beginning to roll the piece into a little log, pressing the dough down as I go
continuing to roll the dough into a log
a piece of dough, preshaped to be a pretzel

Set it aside under a length of plastic wrap and preshape the other pieces the same way. Allow them to rest covered for 15 minutes. This will give the gluten time to relax.

preshaped pretzels on a countertop

Step 3 – Shape Pretzels

To shape a pretzel, take one of your little logs of dough and begin rolling it back and forth on the counter with both hands. Use even pressure to lengthen the dough into a long rope as you move your hands further apart. Leave the dough just slightly thicker in the very middle and work your way outwards until your rope is about 30 inches long. Leave little bulbs on the very ends.

Lay the rope in a U shape. Cross the ends twice, and then bring the ends down to the bottom of your pretzel. Press them lightly so they stay in place and lay the pretzel on a parchment-lined half sheet pan. Cover the pretzel with plastic wrap so it doesn’t dry out while you shape the other pretzels in the same way.

You’ll use two parchment-lined pans, 4 pretzels to each pan.

laying a rope of dough into a U shape
crossing the ends twice
bringing the ends down to the bottom of the U to form a pretzel shape

Step 4 – Proof and Boil the Pretzels

While the pretzels are covered in plastic wrap, proof them at room temperature for about 1 hour. They should be only slightly more “poofy” by this point. If your house is really warm, it may not take quite this long.

4 unbaked soft pretzels on a baking sheet covered in plastic wrap to proof

Transfer the pans to the refrigerator for 40 minutes to chill the pretzels through. This will help them keep their shape while you handle and boil them.

Before they are done chilling, prepare your boiling pot and preheat your oven. I like to add the baking soda and honey in before the water heats so I don’t risk my pot boiling over later. I am using my Dutch oven here.

Drop the pretzels one at a time into the boiling pot for 30 seconds each. You can expect them to float after a few seconds. Use a spider strainer spoon to keep them submerged and then gently lift them out of the water when they are done.

Allow any excess water drip back into the pot before you place them back onto your baking sheet.

pulling a pretzel out of the boiling pot with a spider strainer spoon

Step 5 – Slash, Salt and Bake the Sourdough Soft Pretzels

For salted pretzels, use a lame or a razor blade to slash each one on the top center of the bottom bulge.

Sprinkle the bottom third of the pretzel with coarse salt while the dough is still wet from boiling. You can use kosher salt, sea salt, or purchase pretzel salt if you like.

sprinkling a boiled pretzel with kosher salt

Bake them with the pans staggered on the center and bottom racks of your oven for about 20 minutes or until they are deeply golden brown. Rotate your pans halfway through baking if you notice they are not browning evenly.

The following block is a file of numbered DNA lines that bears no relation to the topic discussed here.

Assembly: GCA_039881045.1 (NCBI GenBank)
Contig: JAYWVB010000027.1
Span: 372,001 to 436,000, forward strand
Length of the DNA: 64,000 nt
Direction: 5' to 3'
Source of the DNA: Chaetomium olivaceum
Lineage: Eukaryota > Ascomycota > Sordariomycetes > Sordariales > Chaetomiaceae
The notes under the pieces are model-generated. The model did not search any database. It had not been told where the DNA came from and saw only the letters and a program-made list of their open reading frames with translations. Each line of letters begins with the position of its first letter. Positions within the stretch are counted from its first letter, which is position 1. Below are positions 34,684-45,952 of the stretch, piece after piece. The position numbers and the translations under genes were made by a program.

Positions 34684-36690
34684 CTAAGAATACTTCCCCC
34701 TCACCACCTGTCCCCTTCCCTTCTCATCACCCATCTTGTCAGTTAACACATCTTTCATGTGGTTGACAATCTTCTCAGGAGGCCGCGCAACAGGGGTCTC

For Cinnamon Sugar Soft Sourdough Pretzels

I made half my batch salty and half sweet which worked out very well!

To make the cinnamon sugar soft pretzels, simply skip the scoring and the coarse salt. Bake them straight out of the water bath.

After they come out of the oven, brush them generously with melted butter before you give them a good dunk in a mixture of cinnamon, sugar, and salt. You can also spoon the mixture over the pretzel to coat every crevice.

Do this while the pretzels are still warm so the cinnamon sugar melts in to coat the surface thoroughly.

And that’s it! Enjoy them warm and fresh.

brushing a baked pretzel with melted butter
coating the pretzel in a cinnamon sugar mixture

How to Store Sourdough Soft Pretzels

Sourdough soft pretzels are best eaten fresh the first day. If you do have leftovers, I suggest you freeze them in a gallon zipper freezer bag right after they cool completely. To thaw them, bake them uncovered at 400°F for about 5 minutes until they are warmed through.

8 sourdough soft pretzels arranged on a piece of white parchment paper

If you make this recipe and love it, I would greatly appreciate if you would come back to leave 5 stars and a review! Tag me on Instagram @aberlehome to show me what you made!

sourdough soft pretzels on white parchment paper

Sourdough Soft Pretzels - Two Ways

Yield: 8 large pretzels
Prep Time: 35 minutes
Cook Time: 20 minutes
Additional Time: 10 hours
Total Time: 10 hours 55 minutes

Sourdough soft pretzels are chewy on the inside, lightly crisp on the outside, and deeply golden with that perfect pretzel flavor. Score and salt them for a savory treat, or top them with melted butter and cinnamon sugar to satisfy your sweet tooth.

Ingredients

Pretzel Dough

  • 60g active sourdough starter - 100% hydration